Impacts on Oil Prices

The rationale for high oil prices varies. Those who find fault with President Biden will be quick to blame the cancellation of the Keystone XL project, while those who support the President will attribute the cause to economies worldwide opening up (post pandemic) and creating a strong demand for goods and services, including oil and gas.


Since the Keystone XL was far from being completed, surrounded by litigation, cost overruns, and an unpredictable U.S. political environment, its completion was never a certainty.


If the pipeline wasn't contributing to the supply of oil, how could its cancellation cause prices to spike? One Sound Off ("Pipeline shutdown hindered oil supply", Feb 27th) ventured that speculators and hedge fund managers (in oil futures) "determined that the supply of oil would be limited." " "When they think that the supply is going to be limited or restricted…the price of oil goes up because they believe that the demand will be up and the supply will be low. The oil companies do not determine the price of oil, period."


There are two assumptions implied here. First, that speculators can affect the price of oil futures when trading on expectations. And second, that the future supply of oil would be diminished without the completion of the Keystone XL pipeline.


Oil price manipulation by speculators has been studied extensively decades ago. The conclusion: "... empirical analysis shows that changes in financial firms’ positions do not predict oil-price changes, but that oil-price changes predict changes in positions." (see "The Role of Financial Speculation in Driving the Price of Crude Oil" July 2013).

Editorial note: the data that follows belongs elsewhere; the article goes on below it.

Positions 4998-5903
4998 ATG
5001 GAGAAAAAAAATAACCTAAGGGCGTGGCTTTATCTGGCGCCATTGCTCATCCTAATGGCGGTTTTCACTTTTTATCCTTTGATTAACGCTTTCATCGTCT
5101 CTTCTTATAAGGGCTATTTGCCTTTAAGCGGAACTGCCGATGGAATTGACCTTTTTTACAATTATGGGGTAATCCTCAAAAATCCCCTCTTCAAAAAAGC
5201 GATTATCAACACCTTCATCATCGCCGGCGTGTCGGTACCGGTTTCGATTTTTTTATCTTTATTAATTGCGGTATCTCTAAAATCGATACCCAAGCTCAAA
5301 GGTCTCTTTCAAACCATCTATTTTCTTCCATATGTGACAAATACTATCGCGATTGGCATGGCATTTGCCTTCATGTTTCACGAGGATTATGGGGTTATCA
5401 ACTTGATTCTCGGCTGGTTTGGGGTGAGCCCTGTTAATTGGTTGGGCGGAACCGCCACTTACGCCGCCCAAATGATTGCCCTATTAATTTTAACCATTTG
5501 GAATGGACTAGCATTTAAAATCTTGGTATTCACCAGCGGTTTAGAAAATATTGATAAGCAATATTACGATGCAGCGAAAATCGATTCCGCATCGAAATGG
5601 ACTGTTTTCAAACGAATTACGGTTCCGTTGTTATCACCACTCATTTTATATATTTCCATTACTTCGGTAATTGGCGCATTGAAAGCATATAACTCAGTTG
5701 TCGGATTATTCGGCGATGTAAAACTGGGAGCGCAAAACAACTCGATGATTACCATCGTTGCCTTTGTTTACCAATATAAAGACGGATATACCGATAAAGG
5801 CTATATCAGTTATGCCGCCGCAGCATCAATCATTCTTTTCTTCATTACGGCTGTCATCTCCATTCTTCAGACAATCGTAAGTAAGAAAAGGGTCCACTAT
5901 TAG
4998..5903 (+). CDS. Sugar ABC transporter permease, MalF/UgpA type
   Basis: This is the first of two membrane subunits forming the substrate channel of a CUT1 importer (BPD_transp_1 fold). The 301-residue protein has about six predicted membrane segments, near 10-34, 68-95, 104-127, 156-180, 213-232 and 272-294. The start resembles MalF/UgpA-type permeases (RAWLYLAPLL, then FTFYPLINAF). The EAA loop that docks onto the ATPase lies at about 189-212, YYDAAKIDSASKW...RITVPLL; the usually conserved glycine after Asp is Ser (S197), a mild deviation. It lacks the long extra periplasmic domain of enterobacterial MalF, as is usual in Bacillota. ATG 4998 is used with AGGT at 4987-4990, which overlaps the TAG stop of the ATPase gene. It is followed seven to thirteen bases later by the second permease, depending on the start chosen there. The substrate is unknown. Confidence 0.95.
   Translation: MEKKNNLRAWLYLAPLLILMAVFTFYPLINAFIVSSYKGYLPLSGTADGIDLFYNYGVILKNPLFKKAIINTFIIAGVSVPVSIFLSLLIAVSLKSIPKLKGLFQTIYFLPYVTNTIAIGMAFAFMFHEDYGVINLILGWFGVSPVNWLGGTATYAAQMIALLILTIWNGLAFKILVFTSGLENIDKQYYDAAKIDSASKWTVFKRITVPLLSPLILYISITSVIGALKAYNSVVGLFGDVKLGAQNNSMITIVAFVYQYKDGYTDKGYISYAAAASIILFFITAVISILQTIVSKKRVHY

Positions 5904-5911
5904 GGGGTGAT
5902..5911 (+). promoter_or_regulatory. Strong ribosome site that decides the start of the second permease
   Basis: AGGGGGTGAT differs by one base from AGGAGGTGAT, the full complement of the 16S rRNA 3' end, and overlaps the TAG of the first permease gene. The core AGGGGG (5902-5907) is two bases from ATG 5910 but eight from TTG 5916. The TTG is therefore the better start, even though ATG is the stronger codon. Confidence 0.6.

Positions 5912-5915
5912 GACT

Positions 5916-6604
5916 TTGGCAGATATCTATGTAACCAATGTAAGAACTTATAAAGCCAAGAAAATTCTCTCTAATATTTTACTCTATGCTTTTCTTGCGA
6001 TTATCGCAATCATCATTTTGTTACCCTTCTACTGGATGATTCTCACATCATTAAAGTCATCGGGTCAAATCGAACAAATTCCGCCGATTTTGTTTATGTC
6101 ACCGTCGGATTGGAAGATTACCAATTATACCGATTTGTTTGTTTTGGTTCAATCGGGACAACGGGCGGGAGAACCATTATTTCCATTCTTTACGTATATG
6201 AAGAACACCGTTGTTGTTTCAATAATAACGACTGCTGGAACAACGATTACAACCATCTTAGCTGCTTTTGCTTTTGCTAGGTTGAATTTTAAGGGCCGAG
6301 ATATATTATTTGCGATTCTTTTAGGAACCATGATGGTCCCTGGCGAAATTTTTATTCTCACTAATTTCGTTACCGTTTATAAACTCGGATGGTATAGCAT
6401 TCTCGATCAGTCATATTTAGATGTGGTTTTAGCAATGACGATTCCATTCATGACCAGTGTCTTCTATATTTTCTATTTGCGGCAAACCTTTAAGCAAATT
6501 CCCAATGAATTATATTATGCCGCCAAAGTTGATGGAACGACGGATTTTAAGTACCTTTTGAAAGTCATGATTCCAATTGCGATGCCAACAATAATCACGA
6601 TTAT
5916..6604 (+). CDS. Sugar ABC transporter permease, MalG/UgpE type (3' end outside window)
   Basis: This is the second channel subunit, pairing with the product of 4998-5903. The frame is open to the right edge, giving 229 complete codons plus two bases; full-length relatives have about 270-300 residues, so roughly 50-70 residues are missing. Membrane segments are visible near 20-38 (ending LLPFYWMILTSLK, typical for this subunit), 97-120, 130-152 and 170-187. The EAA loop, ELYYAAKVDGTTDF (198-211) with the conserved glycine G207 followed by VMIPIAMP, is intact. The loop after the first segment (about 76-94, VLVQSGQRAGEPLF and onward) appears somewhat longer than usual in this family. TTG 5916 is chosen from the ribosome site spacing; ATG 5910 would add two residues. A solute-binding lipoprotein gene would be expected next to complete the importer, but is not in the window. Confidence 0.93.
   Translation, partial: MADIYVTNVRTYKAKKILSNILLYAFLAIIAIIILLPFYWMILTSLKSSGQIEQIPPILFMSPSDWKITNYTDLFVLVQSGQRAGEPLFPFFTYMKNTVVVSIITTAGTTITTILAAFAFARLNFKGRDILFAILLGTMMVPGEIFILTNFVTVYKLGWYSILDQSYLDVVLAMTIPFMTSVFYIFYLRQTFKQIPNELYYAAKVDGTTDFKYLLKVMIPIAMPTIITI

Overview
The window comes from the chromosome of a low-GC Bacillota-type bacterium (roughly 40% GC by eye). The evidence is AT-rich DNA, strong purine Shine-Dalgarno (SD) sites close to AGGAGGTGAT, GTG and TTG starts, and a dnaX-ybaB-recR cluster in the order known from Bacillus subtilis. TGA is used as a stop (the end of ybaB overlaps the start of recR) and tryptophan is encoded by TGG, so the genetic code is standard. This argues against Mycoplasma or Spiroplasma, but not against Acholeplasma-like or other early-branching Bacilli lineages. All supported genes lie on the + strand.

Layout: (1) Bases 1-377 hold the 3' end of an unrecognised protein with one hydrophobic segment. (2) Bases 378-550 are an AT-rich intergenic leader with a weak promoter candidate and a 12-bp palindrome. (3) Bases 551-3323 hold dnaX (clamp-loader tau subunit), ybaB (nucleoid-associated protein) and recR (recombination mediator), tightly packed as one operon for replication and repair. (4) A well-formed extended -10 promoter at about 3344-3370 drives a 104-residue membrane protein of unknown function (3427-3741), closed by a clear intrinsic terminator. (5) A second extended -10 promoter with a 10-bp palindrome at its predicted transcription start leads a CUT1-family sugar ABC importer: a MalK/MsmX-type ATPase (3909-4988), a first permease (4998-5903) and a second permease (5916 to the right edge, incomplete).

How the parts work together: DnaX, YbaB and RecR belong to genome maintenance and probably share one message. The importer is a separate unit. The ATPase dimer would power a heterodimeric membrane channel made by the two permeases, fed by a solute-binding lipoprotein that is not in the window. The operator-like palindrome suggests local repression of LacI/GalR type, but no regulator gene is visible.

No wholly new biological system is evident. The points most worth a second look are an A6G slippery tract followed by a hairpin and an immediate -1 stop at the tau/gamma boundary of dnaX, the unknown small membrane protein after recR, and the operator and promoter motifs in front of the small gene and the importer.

Will the future supply of oil be affected by the cancellation? NO. There are alternate sources for shipping TransCanada's sludge to refineries (oil tankers, rail, and other pipeline projects). And, in the last decade there has been a big surge in domestic production due to improvements in 'fracking' that allows more efficient extraction of shale oil. Two decades ago, the U.S. did not export any oil; today we export one barrel for every two we import.


Gas prices? America's big oil companies sit on huge stockpiles of oil reserves, so fluctuations in the price of oil have little impact on them. They manipulate gas prices by adjusting the capacity of their refineries. This avoids antitrust issues.


Want to be energy independent and save the planet? Transition away from oil to renewable energy sources.

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